Champagne Ployez-Jacquemart Liesse d'Harbonville Brut 2002  Front Label
Champagne Ployez-Jacquemart Liesse d'Harbonville Brut 2002  Front LabelChampagne Ployez-Jacquemart Liesse d'Harbonville Brut 2002  Front Bottle Shot

Champagne Ployez-Jacquemart Liesse d'Harbonville Brut 2002

    750ML / 0% ABV
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    750ML / 0% ABV

    Winemaker Notes

    The natural acidity of this blend, despite an aging of a minimum of 10 years in the cellar, will highlight the epitome of the year while keeping it exceptionally fresh. The structure of this champagne with a very low dosage (approximately 3 g/L) can even enjoy a settling fostering an explosion of flavors.

    Critical Acclaim

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    Champagne Ployez-Jacquemart

    Champagne Ployez-Jacquemart

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    Champagne Ployez-Jacquemart, France
    Laurence Ployez is a third-generation winemaker at her family's estate, which was established in 1930. Ployez-Jacquemart owns 2.15 hectares of Premier Cru and Grand Cru vineyards in Ludes and Mailly-Champagne in the Montagne de Reims, known for its classic chalk slopes; in addition, Laurence purchases Premier Cru and Grand Cru grapes from 12 hectares of vineyards from growers that the family has worked with for over 20 years. All of the work in the vineyards is done by hand, from the beginning of the growing season until the grapes are harvested. Unlike most producers in Champagne, she strives to keep the characteristic of each vintage even in her NV blends and only uses a very small amount of reserve wine, if any at all. Only first press juice goes into the Ployez-Jacquemart wines. A light filtration is used for wines produced in vats, but no filtration is used on wines aged in wooden barrels. The wines undergo a very slow bottle fermentation in a 25-meter-deep cellar, giving them extremely fine bubbles. Wines are aged nose-to-punt, or sur pointe, in lieu of being aged on their side; aging sur pointe provides the antioxidative and aging benefits of the lees while not allowing the wines to become too rich from the lees contact. When the wines are ready to be disgorged, after up to 12 years in the cellar, only a very minimal dosage is added, typically 3-4grams per liter. Ployez-Jacquemart's goal is to leave the structure of each wine intact, allowing the true character and personality of the harvest to shine through.  Ployez-Jacquemart is regularly recognized as a top producer by Peter Liem, Jancis Robinson, Revue de Vin de France, View from the Cellar, The Wine Advocate, and The Wine Spectator. 
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    Associated with luxury, celebration, and romance, the region, Champagne, is home to the world’s most prized sparkling wine. In order to bear the label, ‘Champagne’, a sparkling wine must originate from this northeastern region of France—called Champagne—and adhere to strict quality standards. Made up of the three towns Reims, Épernay, and Aÿ, it was here that the traditional method of sparkling wine production was both invented and perfected, birthing a winemaking technique as well as a flavor profile that is now emulated worldwide.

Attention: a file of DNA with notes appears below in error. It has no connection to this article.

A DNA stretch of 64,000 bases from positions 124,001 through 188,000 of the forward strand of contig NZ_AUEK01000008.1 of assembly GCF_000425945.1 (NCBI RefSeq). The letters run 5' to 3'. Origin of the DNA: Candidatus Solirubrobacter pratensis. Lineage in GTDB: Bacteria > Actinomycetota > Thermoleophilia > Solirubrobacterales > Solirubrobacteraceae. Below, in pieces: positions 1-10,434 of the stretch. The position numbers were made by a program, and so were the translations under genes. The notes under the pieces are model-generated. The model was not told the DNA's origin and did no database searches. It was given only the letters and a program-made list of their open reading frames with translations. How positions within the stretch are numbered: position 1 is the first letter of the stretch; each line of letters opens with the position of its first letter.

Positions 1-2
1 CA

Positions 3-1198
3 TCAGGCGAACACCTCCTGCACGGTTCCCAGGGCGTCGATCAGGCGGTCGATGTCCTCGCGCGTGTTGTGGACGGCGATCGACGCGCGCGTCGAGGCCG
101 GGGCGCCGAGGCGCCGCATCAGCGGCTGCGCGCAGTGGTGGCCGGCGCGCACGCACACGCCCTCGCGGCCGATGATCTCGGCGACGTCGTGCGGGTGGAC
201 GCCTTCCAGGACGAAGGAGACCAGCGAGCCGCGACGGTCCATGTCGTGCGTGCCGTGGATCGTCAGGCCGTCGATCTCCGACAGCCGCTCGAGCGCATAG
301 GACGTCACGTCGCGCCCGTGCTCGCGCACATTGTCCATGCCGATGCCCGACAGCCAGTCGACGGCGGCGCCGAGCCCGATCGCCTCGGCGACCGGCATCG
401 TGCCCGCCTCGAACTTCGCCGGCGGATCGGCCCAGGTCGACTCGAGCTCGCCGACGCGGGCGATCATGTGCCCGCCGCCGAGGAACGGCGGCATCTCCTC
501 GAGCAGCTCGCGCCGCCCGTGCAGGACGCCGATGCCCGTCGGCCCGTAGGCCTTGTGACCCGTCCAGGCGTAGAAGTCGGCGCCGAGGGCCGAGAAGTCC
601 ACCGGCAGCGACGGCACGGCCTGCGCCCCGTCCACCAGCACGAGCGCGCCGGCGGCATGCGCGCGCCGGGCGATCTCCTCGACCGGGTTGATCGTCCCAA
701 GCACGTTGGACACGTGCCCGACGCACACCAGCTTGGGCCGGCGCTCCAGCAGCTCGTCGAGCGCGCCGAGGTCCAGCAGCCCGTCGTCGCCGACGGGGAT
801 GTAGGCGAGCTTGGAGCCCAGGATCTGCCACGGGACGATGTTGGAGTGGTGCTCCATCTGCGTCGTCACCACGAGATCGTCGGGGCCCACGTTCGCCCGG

Well-drained, limestone and chalky soil defines much of the region, which lend a mineral component to its wines. Champagne’s cold, continental climate promotes ample acidity in its grapes but weather differences from year to year can create significant variation between vintages. While vintage Champagnes are produced in exceptional years, non-vintage cuvées are produced annually from a blend of several years in order to produce Champagnes that maintain a consistent house style.

    With nearly negligible exceptions, . These can be blended together or bottled as individual varietal Champagnes, depending on the final style of wine desired. Chardonnay, the only white variety, contributes freshness, elegance, lively acidity and notes of citrus, orchard fruit and white flowers. Pinot Noir and its relative Pinot Meunier, provide the backbone to many blends, adding structure, body and supple red fruit flavors. Wines with a large proportion of Pinot Meunier will be ready to drink earlier, while Pinot Noir contributes to longevity. Whether it is white or rosé, most Champagne is made from a blend of red and white grapes—and uniquely, rosé is often produce by blending together red and white wine. A Champagne made exclusively from Chardonnay will be labeled as ‘blanc de blancs,’ while ones comprised of only red grapes are called ‘blanc de noirs.’

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    Representing the topmost expression of a Champagne house, a vintage Champagne is one made from the produce of a single, superior harvest year. Vintage Champagnes account for a mere 5% of total Champagne production and are produced about three times in a decade. Champagne is typically made as a blend of multiple years in order to preserve the house style; these will have non-vintage, or simply, NV on the label. The term, "vintage," as it applies to all wine, simply means a single harvest year.

    DBWDB8579_02_2002 Item# 1157488

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